Striker creator Pete Nash has bounced back from changes at The Sun newspaper which saw the hugely-popular strip transferred out of the print edition to a new (and for some, impossible to find) spot on its online site, presumably in a bid to boost its visitor numbers.
Fans were outraged by the decision, many commenting on our news story, with many threatening to stop buying the paper in protest.
“As Eric often likes to say, there are three types of people in this world – those who make things happen, those who watch things happen, and those who wonder what just happened,” notes Pete over on the Strikerworld forum, having had chance to take stock of The Sun‘s unexpected decision.
“For a few days last week I was well and truly in that third category after The Sun announced they were ending the print edition of Striker in mid-story. Not any more. Thanks to the reaction from Striker‘s wonderful army of fans, I’m now full of optimism about Striker‘s future and making plans for an exciting new era.
“Firstly, let me say a big thank you to all the members of Strikerworld, including the 200 or so new members who have joined just this week. When you consider that Striker isn’t on social media and that most people who join this forum only do so after trawling the internet, it’s extraordinary that so many have signed up. As always, a huge thank you to Mick [Wall] in particular plus all the mods who help to run the forum and the members who post messages. It’s a friendly place; a home from home. I try to read all of your messages and take everything on board.
Striker’s Future Not Just in Newspapers
“I am in discussions with two newspaper groups about Striker“, Pete reveals, “but whatever the outcome of these talks, the events of last week have driven home to me the fact that I can never again put all my eggs in a newspaper basket.
“If Striker is going to thrive rather than survive, it has to diversify,” he feels. “I know there are so many of you who miss seeing Striker in a newspaper (hopefully it will be back in another paper before long) but the time is overdue for Striker to have an online platform driven by social media and supported by all aspects of gaming. When this happens and the audience grows beyond its current fan base, many other things will follow on from that, like the printing of the long-awaited books and manufacturing of merchandise.
“Why would that happen then and not now? For the simple reason that Striker needs an even bigger audience; an audience that will be able to follow it in its own home rather than someone else’s. The revenue generated from advertising and gaming would then be ploughed into animation, books and merchandise.
“I’m aware that there are people on this forum who are great advocates of social media but also people who want nothing to do with it, who just want to follow Striker in one easy place – and preferably in print,” Pete acknowledges. “The latter is unlikely in a weekly comic format again (a monthly could be a possibility) but we can certainly give it an online home that will be much better then the old striker3d.net.
“It’s almost uncanny that The Sun‘s decision to end its print edition of Striker coincides with the approaching finale of the current storyline, which will hopefully herald a new era of Striker – and by that I don’t just mean social media, animation and gaming, but a new beginning for Striker itself,” he teases. “We have seen these new beginnings before, like when Nick owned Thamesford, his switch to Warbury and the shark attack that ended his playing career.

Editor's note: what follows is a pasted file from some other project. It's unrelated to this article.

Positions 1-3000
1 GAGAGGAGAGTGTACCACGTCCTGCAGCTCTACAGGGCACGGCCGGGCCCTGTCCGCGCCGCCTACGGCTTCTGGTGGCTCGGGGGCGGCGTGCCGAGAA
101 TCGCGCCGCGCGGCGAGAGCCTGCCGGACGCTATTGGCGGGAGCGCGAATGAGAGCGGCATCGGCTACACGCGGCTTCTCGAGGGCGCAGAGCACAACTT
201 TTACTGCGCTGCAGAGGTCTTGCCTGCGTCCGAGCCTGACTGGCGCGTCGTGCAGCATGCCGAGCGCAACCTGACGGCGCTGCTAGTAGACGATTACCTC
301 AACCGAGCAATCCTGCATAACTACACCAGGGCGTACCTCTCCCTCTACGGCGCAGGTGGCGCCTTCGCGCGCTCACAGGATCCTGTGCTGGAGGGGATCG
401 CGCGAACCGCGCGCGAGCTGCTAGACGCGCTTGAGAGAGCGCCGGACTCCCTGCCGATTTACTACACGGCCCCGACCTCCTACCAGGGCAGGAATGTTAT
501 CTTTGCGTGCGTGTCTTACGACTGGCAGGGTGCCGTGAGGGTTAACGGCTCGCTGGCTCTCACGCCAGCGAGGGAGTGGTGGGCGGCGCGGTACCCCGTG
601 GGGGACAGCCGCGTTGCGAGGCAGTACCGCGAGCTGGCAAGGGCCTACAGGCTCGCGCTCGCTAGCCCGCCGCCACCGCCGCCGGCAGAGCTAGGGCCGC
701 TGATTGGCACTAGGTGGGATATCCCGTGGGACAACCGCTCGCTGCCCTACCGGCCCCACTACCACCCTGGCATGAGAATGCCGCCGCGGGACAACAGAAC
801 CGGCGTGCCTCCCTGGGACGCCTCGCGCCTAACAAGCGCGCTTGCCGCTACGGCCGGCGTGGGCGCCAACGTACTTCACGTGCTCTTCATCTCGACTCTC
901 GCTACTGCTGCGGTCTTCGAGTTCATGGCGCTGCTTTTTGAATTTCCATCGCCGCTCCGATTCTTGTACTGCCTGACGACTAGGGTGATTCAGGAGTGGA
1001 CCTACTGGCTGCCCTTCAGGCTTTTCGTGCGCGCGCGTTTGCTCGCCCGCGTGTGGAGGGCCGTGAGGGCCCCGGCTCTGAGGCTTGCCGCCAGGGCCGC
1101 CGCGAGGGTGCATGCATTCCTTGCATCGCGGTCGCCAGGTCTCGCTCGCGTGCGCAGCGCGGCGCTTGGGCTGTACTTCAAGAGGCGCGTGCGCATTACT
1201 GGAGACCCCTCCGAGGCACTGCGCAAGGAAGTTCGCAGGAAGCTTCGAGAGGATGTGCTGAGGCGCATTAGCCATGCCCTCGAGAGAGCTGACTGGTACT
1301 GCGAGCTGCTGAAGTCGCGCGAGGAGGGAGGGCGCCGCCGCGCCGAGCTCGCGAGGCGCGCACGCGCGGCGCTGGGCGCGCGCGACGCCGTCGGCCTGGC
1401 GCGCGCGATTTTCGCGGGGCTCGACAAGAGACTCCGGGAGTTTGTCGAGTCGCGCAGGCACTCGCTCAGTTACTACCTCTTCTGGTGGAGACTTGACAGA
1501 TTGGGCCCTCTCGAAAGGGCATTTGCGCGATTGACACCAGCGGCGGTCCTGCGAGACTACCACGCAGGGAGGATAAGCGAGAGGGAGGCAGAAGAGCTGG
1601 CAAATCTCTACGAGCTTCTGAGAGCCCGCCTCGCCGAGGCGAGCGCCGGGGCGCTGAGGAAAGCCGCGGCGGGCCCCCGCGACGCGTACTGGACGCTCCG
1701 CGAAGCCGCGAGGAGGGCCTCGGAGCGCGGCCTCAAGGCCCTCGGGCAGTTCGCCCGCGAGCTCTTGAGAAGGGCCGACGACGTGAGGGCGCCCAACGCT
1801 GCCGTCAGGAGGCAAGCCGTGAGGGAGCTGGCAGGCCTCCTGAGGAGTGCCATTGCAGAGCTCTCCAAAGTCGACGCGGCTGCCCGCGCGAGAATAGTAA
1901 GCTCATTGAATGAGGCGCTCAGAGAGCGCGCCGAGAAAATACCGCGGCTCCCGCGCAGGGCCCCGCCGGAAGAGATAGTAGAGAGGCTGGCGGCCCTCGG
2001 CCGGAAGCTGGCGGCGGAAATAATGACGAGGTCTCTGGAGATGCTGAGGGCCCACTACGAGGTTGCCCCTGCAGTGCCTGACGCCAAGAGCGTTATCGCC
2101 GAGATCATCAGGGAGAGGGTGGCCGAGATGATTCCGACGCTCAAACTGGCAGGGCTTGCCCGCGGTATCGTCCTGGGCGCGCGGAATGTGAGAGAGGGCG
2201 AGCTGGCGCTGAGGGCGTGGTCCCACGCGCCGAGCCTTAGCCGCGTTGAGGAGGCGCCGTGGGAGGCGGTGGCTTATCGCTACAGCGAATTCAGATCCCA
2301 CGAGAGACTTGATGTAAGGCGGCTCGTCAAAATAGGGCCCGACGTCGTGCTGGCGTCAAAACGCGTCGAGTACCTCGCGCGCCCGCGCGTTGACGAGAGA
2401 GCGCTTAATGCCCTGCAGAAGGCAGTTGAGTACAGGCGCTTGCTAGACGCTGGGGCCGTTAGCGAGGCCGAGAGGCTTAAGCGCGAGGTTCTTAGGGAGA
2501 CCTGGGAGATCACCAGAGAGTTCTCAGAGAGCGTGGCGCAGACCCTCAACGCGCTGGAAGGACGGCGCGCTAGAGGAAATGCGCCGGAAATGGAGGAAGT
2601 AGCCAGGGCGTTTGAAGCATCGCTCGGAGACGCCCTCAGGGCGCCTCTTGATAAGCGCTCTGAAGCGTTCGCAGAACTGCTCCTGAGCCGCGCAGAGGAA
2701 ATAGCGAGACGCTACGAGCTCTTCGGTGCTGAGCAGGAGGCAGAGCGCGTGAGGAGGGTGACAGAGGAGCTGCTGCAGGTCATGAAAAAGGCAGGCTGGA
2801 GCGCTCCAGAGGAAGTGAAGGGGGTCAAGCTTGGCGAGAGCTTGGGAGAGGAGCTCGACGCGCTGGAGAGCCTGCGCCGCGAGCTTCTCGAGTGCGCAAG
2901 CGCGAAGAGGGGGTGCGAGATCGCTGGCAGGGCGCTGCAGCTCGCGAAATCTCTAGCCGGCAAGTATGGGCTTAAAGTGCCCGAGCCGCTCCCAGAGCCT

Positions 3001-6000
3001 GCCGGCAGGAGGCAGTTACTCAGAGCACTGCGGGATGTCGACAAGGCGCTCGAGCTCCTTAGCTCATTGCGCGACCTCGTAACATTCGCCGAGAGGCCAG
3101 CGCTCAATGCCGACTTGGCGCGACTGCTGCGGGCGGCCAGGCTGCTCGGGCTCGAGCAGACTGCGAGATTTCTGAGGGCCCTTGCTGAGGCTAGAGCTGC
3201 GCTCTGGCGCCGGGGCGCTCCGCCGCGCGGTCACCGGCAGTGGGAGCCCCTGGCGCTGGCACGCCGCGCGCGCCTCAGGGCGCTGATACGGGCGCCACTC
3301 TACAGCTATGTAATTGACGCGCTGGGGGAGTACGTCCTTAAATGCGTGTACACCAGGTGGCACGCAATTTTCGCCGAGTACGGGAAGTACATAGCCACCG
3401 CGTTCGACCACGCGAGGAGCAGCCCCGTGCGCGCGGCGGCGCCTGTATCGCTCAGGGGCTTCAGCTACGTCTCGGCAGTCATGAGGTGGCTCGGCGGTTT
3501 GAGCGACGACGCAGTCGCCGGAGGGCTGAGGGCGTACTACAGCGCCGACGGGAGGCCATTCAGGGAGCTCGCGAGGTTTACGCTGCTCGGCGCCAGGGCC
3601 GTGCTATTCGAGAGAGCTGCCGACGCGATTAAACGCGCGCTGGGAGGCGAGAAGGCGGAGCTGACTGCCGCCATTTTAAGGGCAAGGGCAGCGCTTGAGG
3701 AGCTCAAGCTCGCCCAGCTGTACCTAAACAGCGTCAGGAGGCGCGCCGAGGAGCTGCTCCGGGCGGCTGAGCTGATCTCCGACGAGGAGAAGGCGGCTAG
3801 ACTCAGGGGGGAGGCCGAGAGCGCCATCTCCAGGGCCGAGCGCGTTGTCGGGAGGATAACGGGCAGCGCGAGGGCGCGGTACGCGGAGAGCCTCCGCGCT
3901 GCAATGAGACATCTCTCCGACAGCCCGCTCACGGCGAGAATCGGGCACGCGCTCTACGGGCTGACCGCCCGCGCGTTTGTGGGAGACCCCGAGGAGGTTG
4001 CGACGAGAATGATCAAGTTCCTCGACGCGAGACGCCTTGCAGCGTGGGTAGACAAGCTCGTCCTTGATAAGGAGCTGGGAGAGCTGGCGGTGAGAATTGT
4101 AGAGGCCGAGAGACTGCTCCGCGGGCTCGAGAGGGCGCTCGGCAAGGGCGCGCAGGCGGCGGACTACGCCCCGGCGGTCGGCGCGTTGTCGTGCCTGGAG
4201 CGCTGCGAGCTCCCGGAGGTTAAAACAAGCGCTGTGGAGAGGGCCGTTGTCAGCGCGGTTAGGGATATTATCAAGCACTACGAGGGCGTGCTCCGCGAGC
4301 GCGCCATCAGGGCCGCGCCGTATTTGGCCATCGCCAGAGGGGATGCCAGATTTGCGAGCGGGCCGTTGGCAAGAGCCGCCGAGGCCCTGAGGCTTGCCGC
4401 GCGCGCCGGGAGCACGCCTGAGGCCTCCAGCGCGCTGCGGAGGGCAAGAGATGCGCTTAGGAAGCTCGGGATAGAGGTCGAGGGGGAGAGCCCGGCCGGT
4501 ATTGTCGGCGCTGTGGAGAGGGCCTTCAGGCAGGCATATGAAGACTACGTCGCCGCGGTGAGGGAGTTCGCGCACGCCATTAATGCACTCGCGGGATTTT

“The only way for Striker to remain fresh is for it to occasionally reinvent itself.
“As much as I would like to tell you more about these plans, to do so would spoil the story. But I can tell you that while the conclusion to these current events will wrap up all the story threads, it will end on a cliffhanger that will by necessity involve a break before the new era of Striker begins. This was going to happen even if Striker had stayed in The Sun.
“Hopefully the new era of Striker will launch in a newspaper but it will certainly launch online. There won’t be a big bang of animation and gaming, rather a soft launch along an evolutionary curve. I can tell you something else: if everything goes to plan (and I’ve become accustomed to plans going awry by now!) then Striker will gradually start to go global. For well over a year now I have been working with partners with the expertise to make these things happen.
“As I’ve already said, none of those things will materialise overnight but that’s the beauty of it. Striker has been at its best when it has these new beginnings, when there’s a big, almost impossible challenge in the storyline. Remember the start of the Warbury era when Eric told Nick he had to take the Warriors from non-league to Premier League? Something like this is going to happen again, but probably not in the way you might be thinking.
“Thanks once again for your magnificent and reassuring support. We’ve had 30 incredible years of Striker. Now for the next 30…”
Pete also says he wants Striker‘s new online home to be much more than just the current story.
“I’m thinking archive strips and – wait for it – Psycops!” he enthuses, referring to his other popular strip for The Sun, also written and drawn by Pete himself.
• If you’d like to comment on the future of Striker, join the StrikerWorld forum here